Neuralink: connecting computers to our brains – necessary or pathological?

Group 11

In the hyper-focused race for technical advancement, the ultimate benefit or risk of a technology is too often a foregone conclusion. Neuralink, which is estimated to begin partial implementation within five years , is a technology that would insert a chip into a human brain to connect to a computer system. It would allow control of multiple devices simply by thoughts. It’s proclaimed to offer extreme convenience, aid people with certain illnesses, and help in many other ways. At the same time, it would create extreme danger with potential disastrous consequences – including bodily injury, complete loss of privacy, and even overt manipulation and control of victims. Should Neuralink continue to be developed and used, in spite of its controversial nature? Would you want people directly connecting their brains to computers?

Neuralink, it’s the next game-changer (Ho Yuen)

It is undeniable that the implementation of Neuralink to future human life will bring tremendous advantages.

Using Neuralink to connect our brains to the internet would vastly increase the convenience and efficiency of life. According to Elon Musk’s Neuralink Corporation, the plan is to insert nearly invisible electronic threads into the human brain to build a brain-machine interface . Currently, using hands to control physical interfaces such as smartphones, keyboards and computers is significantly limited by proximity, motor neuron speed, and physiology. Using Neuralink to simply think of someone, then decide to call them, with no other action required would be the greatest evolution of the phone. There would be no need to worry about carrying or losing a smartphone or laptop. A brain with Neuralink could replace these. From an environmental ethics standpoint – with plastic islands growing in the Pacific and e-waste graveyards piling up in Africa – the right move is to significantly reduce the amount of digital waste and develop technologies like Neuralink that assist this. With the majority of the world population owning mobile phones – and that percentage increasing annually – it would be ethically utilitarian to try to provide the greatest good for the greatest number and implement this ultimate advancement that could benefit so many people.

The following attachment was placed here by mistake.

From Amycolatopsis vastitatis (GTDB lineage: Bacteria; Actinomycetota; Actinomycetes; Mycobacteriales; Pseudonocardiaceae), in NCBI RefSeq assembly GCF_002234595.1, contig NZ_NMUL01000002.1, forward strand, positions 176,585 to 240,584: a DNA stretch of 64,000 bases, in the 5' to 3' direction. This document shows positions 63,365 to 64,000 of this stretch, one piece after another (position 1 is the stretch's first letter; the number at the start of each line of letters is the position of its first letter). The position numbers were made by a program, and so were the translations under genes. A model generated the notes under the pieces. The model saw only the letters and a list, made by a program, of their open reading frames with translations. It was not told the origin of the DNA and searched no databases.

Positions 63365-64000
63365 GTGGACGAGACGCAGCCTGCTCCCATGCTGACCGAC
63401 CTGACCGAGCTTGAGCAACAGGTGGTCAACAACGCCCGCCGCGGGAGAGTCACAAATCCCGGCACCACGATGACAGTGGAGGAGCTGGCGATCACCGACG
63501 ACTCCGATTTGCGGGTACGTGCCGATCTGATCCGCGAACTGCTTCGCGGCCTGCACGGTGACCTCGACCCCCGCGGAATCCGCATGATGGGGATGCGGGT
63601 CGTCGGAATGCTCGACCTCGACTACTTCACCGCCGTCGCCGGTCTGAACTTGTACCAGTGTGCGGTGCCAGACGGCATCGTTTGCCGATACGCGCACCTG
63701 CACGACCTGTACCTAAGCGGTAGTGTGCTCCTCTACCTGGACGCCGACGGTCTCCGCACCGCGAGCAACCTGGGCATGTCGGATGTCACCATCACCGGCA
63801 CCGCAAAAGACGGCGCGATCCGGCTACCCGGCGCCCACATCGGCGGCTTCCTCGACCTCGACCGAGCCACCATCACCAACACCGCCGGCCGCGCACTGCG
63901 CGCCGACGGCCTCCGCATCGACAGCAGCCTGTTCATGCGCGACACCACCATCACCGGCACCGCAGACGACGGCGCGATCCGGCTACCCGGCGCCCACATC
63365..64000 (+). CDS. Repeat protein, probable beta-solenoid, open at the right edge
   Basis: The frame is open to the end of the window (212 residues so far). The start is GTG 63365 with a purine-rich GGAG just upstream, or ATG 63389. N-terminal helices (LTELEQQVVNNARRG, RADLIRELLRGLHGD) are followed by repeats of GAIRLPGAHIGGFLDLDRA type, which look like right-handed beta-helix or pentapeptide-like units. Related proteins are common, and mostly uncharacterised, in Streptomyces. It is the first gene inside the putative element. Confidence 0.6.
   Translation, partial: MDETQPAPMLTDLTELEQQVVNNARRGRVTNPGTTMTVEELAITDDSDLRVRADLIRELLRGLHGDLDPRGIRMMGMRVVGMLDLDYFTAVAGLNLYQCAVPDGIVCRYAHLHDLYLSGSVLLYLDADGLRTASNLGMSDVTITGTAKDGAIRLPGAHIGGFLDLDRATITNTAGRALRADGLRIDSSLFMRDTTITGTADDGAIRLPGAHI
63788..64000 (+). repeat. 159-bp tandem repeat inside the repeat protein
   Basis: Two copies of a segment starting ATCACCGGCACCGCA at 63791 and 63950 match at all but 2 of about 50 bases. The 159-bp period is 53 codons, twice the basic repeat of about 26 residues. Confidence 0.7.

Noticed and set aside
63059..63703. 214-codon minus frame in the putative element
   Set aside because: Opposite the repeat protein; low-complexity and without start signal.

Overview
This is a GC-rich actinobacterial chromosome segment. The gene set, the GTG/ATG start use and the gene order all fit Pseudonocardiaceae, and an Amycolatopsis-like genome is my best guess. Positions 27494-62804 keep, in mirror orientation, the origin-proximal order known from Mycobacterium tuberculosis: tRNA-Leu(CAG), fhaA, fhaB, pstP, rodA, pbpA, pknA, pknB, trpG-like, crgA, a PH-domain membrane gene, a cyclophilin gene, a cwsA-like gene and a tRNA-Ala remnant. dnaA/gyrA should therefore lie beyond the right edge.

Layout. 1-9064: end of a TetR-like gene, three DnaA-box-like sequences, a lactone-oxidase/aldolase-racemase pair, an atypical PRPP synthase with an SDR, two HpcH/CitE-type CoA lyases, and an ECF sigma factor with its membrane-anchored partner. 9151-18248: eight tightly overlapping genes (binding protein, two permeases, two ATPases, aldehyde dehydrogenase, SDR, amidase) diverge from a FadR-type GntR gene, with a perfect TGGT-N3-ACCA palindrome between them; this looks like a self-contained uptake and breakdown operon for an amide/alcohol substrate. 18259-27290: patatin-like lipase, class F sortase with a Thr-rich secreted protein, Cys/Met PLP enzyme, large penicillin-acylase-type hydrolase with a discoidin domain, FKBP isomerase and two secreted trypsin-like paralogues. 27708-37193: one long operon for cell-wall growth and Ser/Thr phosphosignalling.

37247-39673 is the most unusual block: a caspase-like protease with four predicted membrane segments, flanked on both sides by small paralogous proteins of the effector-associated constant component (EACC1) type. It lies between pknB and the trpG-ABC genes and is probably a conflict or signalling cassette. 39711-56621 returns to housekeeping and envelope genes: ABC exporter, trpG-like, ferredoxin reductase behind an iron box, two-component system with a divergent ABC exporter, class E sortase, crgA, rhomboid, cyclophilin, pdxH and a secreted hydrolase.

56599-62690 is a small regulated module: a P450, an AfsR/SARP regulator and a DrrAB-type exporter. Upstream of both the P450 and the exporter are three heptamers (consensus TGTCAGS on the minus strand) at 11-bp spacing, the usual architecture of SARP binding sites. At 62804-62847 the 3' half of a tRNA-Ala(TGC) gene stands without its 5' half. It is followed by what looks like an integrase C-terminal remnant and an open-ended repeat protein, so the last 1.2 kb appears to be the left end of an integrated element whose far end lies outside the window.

Neuralink can also contribute to technical research. As the brain can control the computer directly, complicated processing between humans and computers is avoided . At the moment, it is common to conduct research through many different types of computer software. If one could control the computer directly by thought, many extra signals and processes could be omitted – such as the physical data input process, the programming process of user interface software, and reading data with the human eye. Hours of time could be saved by importing data from an electronic book to the brain rather than reading line by line. If virtue truly is knowledge, as the ancients believed – then Neuralink users could gain faster and greater achievement of virtuous character, thus benefitting everyone. This processing capability, combined with brain-machine control, is said to bring humans closer to the rapidly advancing abilities of supercomputers and a potential future artificial intelligence. One main argument for Neuralink is it would be unethical for humans to be vastly less capable than supercomputers and artificial intelligences – which therefore would control humans; eliminating free will. This ontological argument states the right thing to do is preserve free will by super-advancing humans to the point that interaction and involvement with a supercomputer A.I. is possible – and that Neuralink is the way to do this. The application of Neuralink could also improve medical treatments of the future. It potentially would help stimulate certain neurons in the human brain, meaning some conditions of neurodegenerative diseases could be relieved  . Elderly people commonly suffer from these diseases, such as Alzheimer’s and Parkinson’s. Neuralink may assist or even replace malfunctioned neurons by inserting about 3000 electrodes into the brain for transmission of data. Moreover, since it connects a human brain to the internet, it would be able to monitor one’s health anywhere and anytime. If people were stricken by severe medical conditions, such as asphyxiation and loss of consciousness, Neuralink could call for help instantly by sending signals to someone nearby and to emergency services. Undeniably, reducing suffering and saving lives is a categorical imperative and the assistance Neuralink offers here is strongly desired.